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Lab Helps FAA Build Energy-Efficient Control Towers

April 23, 2010 - 10:57am

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With help from the Pacific Northwest National Laboratory and its subcontractor, Redhorse Corporation, the agency that keeps our country’s airports running is bolstering its energy efficiency. The Federal Aviation Administration is developing building plans that save energy — and money — at five airports in the western U.S.

Government agencies are required by law to audit their buildings, so the FAA saw some Recovery Act funding as an opportunity to help fund its energy audits. Air traffic control towers are a vital service for travelers, keeping air traffic free of accidents. Their accompanying base buildings house administrative offices and support systems.

Bill Sandusky, program manager in the PNNL’s Energy and Environment Directorate, says being involved from the start allowed his team to make recommendations that are easier and cheaper to integrate into the final design. Particularly when a construction contractor has already been hired, he says, it is difficult to open the contract for changes without raising the cost.

“The basic advantage is getting things done at the beginning, so you don't have to retrofit measures, which are far more costly,” he says. “The amount of extra effort is not that much to get these energy savings into the final construction and operation specifications.”

Using technical assistance funding provided through the Recovery Act, the FAA asked PNNL to identify proven, yet typically overlooked, energy and water efficiency measures for greener air control towers and base buildings to be built at the airports in Palm Springs and Oakland, Calif., and Las Vegas, Nev. Construction at the Boise, Idaho, and Reno, Nev., airports was already in progress when PNNL got involved, so the laboratory undertook energy and water audits of their existing designs.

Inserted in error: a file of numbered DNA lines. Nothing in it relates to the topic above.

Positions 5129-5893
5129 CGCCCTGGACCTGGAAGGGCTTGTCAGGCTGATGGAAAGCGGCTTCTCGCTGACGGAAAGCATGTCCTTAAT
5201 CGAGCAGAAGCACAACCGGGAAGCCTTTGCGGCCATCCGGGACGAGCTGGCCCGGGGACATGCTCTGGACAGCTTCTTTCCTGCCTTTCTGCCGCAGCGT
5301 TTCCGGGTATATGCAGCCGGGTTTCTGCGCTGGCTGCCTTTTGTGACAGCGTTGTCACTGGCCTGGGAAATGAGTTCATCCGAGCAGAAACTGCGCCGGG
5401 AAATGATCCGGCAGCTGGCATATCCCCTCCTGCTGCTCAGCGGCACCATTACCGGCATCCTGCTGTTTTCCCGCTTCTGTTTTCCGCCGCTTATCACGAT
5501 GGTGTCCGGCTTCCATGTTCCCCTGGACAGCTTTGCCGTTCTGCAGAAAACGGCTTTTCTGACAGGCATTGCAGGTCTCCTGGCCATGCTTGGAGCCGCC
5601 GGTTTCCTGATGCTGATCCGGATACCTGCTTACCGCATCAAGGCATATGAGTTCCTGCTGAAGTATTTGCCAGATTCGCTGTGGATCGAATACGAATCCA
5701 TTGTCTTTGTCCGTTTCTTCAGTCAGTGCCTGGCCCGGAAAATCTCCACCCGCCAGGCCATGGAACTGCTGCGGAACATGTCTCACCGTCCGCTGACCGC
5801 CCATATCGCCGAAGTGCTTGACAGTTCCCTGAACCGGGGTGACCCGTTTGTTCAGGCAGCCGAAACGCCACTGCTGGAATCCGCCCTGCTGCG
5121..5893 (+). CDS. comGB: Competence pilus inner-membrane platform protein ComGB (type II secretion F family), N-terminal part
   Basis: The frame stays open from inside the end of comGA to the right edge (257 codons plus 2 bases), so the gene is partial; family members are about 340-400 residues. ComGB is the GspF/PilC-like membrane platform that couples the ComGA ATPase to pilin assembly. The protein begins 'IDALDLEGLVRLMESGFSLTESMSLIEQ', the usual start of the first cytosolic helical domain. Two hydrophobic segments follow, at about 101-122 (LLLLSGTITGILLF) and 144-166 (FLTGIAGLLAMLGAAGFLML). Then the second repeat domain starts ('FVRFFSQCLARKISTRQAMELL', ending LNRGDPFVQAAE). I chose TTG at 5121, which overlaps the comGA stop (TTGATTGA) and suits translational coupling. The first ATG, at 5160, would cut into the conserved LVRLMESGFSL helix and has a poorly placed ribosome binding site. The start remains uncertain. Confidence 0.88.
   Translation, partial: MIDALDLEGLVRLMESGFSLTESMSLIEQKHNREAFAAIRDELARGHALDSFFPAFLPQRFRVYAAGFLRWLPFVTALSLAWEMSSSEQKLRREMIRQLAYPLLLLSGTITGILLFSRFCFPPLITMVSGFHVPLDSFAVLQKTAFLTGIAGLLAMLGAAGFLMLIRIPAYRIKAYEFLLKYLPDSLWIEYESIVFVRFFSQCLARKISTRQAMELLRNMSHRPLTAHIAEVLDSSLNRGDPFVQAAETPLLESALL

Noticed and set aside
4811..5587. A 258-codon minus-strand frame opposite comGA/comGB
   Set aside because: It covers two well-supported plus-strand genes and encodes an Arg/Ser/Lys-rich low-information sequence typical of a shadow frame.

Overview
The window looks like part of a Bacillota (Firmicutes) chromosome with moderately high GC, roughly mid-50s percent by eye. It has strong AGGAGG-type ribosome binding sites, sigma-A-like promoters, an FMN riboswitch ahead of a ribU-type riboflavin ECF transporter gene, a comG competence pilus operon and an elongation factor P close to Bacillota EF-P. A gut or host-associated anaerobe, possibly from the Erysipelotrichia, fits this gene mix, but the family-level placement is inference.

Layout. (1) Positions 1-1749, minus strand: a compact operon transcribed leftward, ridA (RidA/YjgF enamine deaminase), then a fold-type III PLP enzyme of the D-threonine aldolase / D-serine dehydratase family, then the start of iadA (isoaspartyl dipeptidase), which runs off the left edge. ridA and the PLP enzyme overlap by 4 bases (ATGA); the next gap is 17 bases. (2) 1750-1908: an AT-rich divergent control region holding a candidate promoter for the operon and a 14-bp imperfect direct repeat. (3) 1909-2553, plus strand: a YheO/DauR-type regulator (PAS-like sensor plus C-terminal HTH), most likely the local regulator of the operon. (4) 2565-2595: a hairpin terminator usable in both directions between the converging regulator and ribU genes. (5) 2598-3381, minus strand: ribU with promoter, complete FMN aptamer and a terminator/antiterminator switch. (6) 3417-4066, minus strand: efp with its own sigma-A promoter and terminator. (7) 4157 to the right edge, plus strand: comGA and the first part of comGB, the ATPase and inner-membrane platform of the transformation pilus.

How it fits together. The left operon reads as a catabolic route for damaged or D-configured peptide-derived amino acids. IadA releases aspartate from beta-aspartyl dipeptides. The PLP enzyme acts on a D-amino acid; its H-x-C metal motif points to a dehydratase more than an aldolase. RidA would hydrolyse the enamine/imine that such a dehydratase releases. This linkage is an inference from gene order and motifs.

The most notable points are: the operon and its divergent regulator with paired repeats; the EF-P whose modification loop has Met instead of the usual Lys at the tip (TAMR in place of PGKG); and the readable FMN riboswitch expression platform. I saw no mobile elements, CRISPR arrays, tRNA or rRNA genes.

In the three new construction projects, Bill says his team was able to identify energy savings that would pay for themselves in one to three years. For example, at Las Vegas, the biggest airport of the three, the team found opportunities to save up to 443,000 kWh each year. These energy savings are expected to translate to $48,000 in savings per year, which means the project will pay for itself in slightly less than three years.

Bill says the energy savings recommendations also form a model for the future, because they can be applied whenever the FAA needs to build new control towers and base buildings.

“The idea here is that maybe it’s not a large amount of savings for these sites, but as the FAA goes forward with future planning activities, the recommendations at these sites will be incorporated into every new construction project they do.”

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